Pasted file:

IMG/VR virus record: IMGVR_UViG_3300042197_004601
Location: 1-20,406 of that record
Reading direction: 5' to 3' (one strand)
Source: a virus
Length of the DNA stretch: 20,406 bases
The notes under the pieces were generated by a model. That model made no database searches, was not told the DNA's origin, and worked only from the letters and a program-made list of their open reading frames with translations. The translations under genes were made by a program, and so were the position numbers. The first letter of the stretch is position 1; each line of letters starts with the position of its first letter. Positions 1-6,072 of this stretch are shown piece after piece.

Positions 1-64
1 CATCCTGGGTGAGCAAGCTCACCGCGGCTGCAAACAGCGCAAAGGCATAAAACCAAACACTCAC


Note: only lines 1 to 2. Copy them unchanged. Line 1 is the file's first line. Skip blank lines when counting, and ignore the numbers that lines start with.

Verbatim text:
IMG/VR virus record: IMGVR_UViG_3300042197_004601
Location: 1-20,406 of that record